How Wall Street Lies To You (Legally)

November 28, 2020

Average Return vs. Actual Returns

How many times have you looked at the average returns for a mutual fund or ETF (exchange traded fund), or perhaps a money manager? You know how it goes: you are shown the 1-year, 3-year, 5-year, 10-year, and “since inception” average returns. We all tend to make decisions based on historical returns even though we know “past performance is no predictor or guarantee of future results.” While this is generally a poor metric to judge a portfolio by, especially if it’s the only one being used, this post isn’t how to quantify and qualify different financial vehicles.

There’s another disclosure that’s usually overlooked. At the bottom, in fine print, is often some language like, “Actual performance may differ.”

Actual performance? Isn’t that what we were looking at?

Sadly, no. Average returns and actual returns are indeed different, and materially so. Let’s take a quick, if extreme, example to illustrate the point.

Assume you are looking at a portfolio’s history, and it advertises an annual average of 0% per year over the past 4 years. The year-by-year returns are as follows:

Portfolio Return

Year 150%
Year 2-50%
Year 350%
Year 4-50%

Now, what is the annual average return? Zero, right? (50 + -50 + 50 + -50)/4 = 0. Right. This is called anarithmetic mean, just like you learned in middle school. This is also what mutual funds and money managers show you as their past performance.

Portfolio Return
Year 150%
Year 2-50%
Year 350%
Year 4-50%

If we put $100,000 into this portfolio four years ago, and the average is 0% per year, then we would have $100,000 now, right? A reasonable person would presume this, since that’s what the literature, even prospectuses, advertise. Sadly, it’s trickier than that. Let’s track the dollar value changes with the same year-by-year returns, starting with the $100,000 opening value.

Portfolio ReturnEnd of Year Value
Year 150%$ 150,000
Year 2-50%$ 75,000
Year 350%$ 112,500
Year 4-50%$ 56,250
Average 0%Actual Cumm. Return -43.75%

If you have to spend a few minutes studying the difference, we understand. It seems like a brainteaser when you first learn the difference between average and actual returns. Even though the average return of this portfolio really is 0%, the actual cumulative return is -43.75%! Wall Street is not required to show you the actual returns, what the dollar amount actually grew (or declined) to. That is the definition of actual returns. What do you value more when evaluating a financial instrument? We thought so.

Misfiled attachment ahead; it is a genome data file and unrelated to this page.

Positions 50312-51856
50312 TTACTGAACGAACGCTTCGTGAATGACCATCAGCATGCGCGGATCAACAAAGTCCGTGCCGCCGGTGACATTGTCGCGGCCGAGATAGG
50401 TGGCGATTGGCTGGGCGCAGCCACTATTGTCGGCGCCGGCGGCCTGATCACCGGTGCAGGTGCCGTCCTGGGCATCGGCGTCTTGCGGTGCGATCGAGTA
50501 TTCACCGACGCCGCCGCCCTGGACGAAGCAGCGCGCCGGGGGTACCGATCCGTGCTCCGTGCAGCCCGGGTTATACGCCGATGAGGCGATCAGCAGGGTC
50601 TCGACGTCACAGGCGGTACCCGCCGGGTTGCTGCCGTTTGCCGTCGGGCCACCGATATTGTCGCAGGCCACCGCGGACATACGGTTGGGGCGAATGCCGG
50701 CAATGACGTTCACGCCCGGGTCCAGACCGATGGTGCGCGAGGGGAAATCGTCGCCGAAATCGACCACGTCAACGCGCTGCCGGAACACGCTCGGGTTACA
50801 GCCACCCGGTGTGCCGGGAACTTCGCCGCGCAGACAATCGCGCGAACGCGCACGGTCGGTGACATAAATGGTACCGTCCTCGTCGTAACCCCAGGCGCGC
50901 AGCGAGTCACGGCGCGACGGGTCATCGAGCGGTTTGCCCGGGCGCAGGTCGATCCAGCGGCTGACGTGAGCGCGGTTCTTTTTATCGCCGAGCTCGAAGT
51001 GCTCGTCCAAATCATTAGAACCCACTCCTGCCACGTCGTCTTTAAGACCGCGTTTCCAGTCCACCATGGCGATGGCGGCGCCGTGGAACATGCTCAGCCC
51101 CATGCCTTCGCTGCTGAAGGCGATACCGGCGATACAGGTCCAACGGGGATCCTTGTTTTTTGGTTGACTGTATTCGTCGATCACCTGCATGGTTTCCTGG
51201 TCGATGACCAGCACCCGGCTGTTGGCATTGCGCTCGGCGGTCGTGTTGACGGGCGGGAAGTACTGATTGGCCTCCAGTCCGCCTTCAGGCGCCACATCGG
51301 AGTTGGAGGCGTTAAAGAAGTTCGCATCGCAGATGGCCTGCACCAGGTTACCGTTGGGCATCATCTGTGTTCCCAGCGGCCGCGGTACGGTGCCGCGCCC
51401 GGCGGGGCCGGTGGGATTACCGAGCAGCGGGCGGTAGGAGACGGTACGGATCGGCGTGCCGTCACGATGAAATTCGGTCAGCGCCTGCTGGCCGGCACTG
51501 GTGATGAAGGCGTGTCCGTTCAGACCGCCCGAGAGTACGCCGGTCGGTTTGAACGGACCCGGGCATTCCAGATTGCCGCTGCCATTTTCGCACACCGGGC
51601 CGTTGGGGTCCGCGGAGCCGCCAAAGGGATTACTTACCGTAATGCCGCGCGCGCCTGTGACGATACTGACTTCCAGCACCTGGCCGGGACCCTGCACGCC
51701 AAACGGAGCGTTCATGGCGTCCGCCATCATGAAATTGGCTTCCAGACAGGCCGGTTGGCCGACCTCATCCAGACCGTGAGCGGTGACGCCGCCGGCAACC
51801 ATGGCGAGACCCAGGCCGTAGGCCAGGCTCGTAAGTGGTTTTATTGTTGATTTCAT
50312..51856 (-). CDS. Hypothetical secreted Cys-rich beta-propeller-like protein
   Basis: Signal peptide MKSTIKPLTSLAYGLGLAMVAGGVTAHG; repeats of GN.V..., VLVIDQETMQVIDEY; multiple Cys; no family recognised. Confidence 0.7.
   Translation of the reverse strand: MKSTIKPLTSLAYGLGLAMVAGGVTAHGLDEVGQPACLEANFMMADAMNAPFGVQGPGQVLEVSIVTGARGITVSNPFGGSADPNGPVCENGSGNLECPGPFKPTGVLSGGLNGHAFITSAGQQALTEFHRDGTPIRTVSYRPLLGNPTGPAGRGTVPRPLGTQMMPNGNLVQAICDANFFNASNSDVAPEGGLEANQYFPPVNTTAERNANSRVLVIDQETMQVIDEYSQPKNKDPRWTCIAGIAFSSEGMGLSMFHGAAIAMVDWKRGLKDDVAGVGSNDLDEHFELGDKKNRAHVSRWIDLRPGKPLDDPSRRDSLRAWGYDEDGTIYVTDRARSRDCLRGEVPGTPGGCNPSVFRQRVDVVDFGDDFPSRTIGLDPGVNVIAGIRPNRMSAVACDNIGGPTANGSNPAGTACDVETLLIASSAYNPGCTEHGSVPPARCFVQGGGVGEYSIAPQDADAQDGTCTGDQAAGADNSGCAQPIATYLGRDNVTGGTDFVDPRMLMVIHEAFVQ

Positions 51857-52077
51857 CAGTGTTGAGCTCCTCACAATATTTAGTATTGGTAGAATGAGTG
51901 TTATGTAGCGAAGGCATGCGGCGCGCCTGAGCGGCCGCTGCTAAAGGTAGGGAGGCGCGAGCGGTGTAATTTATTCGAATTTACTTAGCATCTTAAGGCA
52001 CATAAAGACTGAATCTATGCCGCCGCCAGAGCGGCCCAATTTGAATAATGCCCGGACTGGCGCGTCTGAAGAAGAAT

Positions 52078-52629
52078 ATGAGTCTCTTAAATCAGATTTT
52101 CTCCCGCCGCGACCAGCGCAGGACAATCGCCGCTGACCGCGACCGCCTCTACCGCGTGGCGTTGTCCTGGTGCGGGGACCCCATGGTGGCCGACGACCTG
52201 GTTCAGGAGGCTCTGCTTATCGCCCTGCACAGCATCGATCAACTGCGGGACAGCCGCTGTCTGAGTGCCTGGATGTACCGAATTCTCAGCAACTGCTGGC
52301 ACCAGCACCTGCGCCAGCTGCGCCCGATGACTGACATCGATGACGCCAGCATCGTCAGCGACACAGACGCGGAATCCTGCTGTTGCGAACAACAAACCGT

The actual return is called a “geometric mean,” and is much more telling when investigating financial tools, especially since it takes into account the effects of compounding. While this is an extreme example to illustrate the principle, the concept is accurately portrayed. Over time, even a difference of 1-2% between average and actual returns can mean a difference of tens to hundreds of thousands of dollars in your account value.

The next time you read the fine print and find the disclosure that “actual returns may differ,” just know that they almost certainly will differ, and that difference can be quite dramatic. Why does Wall Street only show us the average return in their material* Because it’s almost always higher than the actual returns of their products or portfolios.

Here’s a longer-term, less dramatic example.

Portfolio ReturnEnd of Year Value
Year 110%$ 110,000.00
Year 2-5%$ 104,500.00
Year 35%$ 109,725.00
Year 4-10%$ 98,752.50
Year 520%$ 118,503.00
Year 6-10%$ 106,652.70
Year 710%$ 117,317.97
Year 8-15%$ 99,720.27
Year 915%$ 114,678.32
Year 10-20%$ 91,742.65
Average 0%Actual Cumm. Return. -8.26%

Even though there’s nearly a $9,000 loss over the ten-year example period, the average return, what you would see in the sales literature, is 0%. Forgive us, but even though this is “legal” to advertise as such, we can’t help but feel it’s misleading.

When Are Average and Actual Returns Equal?

When there are all positive years or periods, the average and actual returns match. When there are periods of no negative returns (but at least one 0% year, neither negative nor positive), then the actual and average returns are very close, bringing more transparent historical returns to the surface. This is one reason we usually advocate an absolute return strategy as opposed to a relative return strategy, especially with money that really matters . . . you know, like retirement money—money you have to make last rest of your life.

Happily, there are many retirement strategies that eliminate downside market movements in your retirement strategies while still participating in upward market movements, thus allowing your average and actual performance to come closer in alignment. After all, isn’t what the money actually grew to (actual return) more important that the arithmetic percentage average?

Yeah. It is.

Dig deeper when you look at historical performance numbers and you might be surprised.